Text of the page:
After a long successful career, legendary singer-songwriter Billy Ocean has finally graced Manchester with a night of liveliness, soulful sing-song and a contagious surge of energy. The 73 year-old singer, best known for countless chart-topping hits like ‘Red Light Spells Danger’, ‘Suddenly’ and ‘Caribbean Queen’, stopped at the Bridgewater Hall in Manchester as apart of his UK tour, celebrating his music- both new and old- after releasing his album ‘One World’ in 2020.
His music has always had an indescribable air of soulfulness, even in the more energetic anthems such as ‘When the Going Get’s Tough’, thus it came as no surprise to find the venue packed out with excited fans screaming as Billy Ocean arrived on stage and singing and clapping along to his classics with constant standing ovations. Ranging from disco and soul to reggae and pop, his songs are the epitome of great 70s and 80s music and continue to inspire generations and draw in crowds alike.
Supporting the legend, was talented vocalist Anthonia Edwards, the winner of The Voice 2022 and a perfect accompaniment that managed to both entertain and energise the crowd with her sensational singing and a gorgeous cover of a Whitney Houston classic.
Kicking off the show with his most recent album’s titular ‘One World’, the toe-tapping beat and communal backing vocals united the audience as they rose to their feet in shared enthusiasm. The song focuses on importance of a shared community and love and whilst its rhythm isn’t as swinging, nor are the lyrics as complex as some of his larger hits, it offers a message of pure joy and hope.
Highlighting his talents, he smoothly transitioned into one of his most significant and heartfelt songs, the whole audience screamed once again as the classic piano notes and percussion built into ‘Love Really Hurts Without You’. A longingly exploring unrequited love between a man who chases after a woman who gives her love away frivolously- an ironically brilliant piece to say it was created in his experimentations on a £23 piano. The lights lift and become more energetic and erratic with abstract sun-like shapes and a mixture of colours emanating around the stage. With a killer saxophonist, and acclaimed bassists, guitarists, a trio of backing vocalists, drummers, and keyboardists, he delivered the song with an enchanting ease and undying energy, mingling with his audience and encouraging the audience to sing or clap along. This sense of community between his fans and the band was constantly displayed and highlighted Ocean’s enjoyment of the stage environment as he thrived with his fans while hitting spectacular notes with his voice and adding new twists and extensions to each piece.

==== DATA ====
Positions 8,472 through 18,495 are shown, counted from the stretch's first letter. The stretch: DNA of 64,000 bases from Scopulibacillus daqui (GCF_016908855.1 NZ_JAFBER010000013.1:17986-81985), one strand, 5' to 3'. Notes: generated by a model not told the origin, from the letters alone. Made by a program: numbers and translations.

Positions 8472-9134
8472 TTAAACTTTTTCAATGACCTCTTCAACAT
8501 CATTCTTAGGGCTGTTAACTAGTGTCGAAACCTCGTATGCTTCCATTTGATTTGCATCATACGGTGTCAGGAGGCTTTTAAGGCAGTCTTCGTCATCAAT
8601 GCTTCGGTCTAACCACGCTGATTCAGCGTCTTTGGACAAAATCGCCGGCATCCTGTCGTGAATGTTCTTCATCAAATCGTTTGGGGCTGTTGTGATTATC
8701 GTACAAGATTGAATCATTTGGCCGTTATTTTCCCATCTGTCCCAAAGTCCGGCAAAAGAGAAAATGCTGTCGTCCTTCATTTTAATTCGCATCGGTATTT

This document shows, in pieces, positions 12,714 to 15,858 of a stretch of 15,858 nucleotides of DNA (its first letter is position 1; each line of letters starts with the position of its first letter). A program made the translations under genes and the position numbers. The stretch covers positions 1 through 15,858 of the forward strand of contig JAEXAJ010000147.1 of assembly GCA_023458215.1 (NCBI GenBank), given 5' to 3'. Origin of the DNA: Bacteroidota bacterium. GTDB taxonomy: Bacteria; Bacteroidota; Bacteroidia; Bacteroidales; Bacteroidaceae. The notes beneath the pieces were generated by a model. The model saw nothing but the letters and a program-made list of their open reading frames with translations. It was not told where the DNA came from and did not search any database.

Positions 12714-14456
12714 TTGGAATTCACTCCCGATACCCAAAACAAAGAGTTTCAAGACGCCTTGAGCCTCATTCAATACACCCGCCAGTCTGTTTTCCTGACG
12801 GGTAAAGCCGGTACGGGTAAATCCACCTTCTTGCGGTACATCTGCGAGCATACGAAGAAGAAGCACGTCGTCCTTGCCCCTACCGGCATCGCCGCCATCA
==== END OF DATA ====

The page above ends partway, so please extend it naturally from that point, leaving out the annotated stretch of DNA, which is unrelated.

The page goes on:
Next up was the funky ‘Nights (Feel Like Getting Down)’ and the unforgettable heartthrob power ballads: ‘There’ll Be Sad Songs (To Make You Cry)’ and ‘Love Zone’, performed with as much care and enthusiasm as when it was first recorded, with equally soulful backing vocals edging through.
Then starts another standing ovation as the crowd rises from their seats and dances and sways uncontrollably, chanting along to a mighty ‘hey you get into my car’ as the classic ‘Get Outta My Dreams, Get Into My Car’ is played. With a campy 1980s electronic vibe its one of the most unforgettable earworms ever created and inspires that feeling of uncontrollable dance comparable to the nostalgic and energetic rhythms present in movies like Footloose and Grease.
Later he bursts into ‘The Colour of Love’ and (a personal favourite) ‘Red Light Spells Danger’ accompanied by popping red lights. The latter song’s rhythm builds from a simple keyboard and percussion combination but thickens and speeds up in such a contagiously energetic way that most of the audience were joined in headbanging and arm-swinging as Ocean busted moves groovily across the stage as he did with the later flirtatious hit ‘Mystery’.
After this came a refreshing cover of Bob Marley‘s reggae hit ‘No Woman, No Cry’ to re-energise and loosen up the crowd once more as they again united in chant- something I have never seen so frequently or powerfully in one artist’s concert. Indeed, his encouragement of audience chants through leaning the microphone into the audience or teaching them the words enhanced the overall immersion and intractability. Then was the more rocky guitar heavy ‘Loverboy’ before a return to the swinging rhythms of ‘When the Going Gets Tough, the Tough Get Going’.
Why not stream Anthonia Edwards’ music too, at: Anthonia Edwards | Spotify.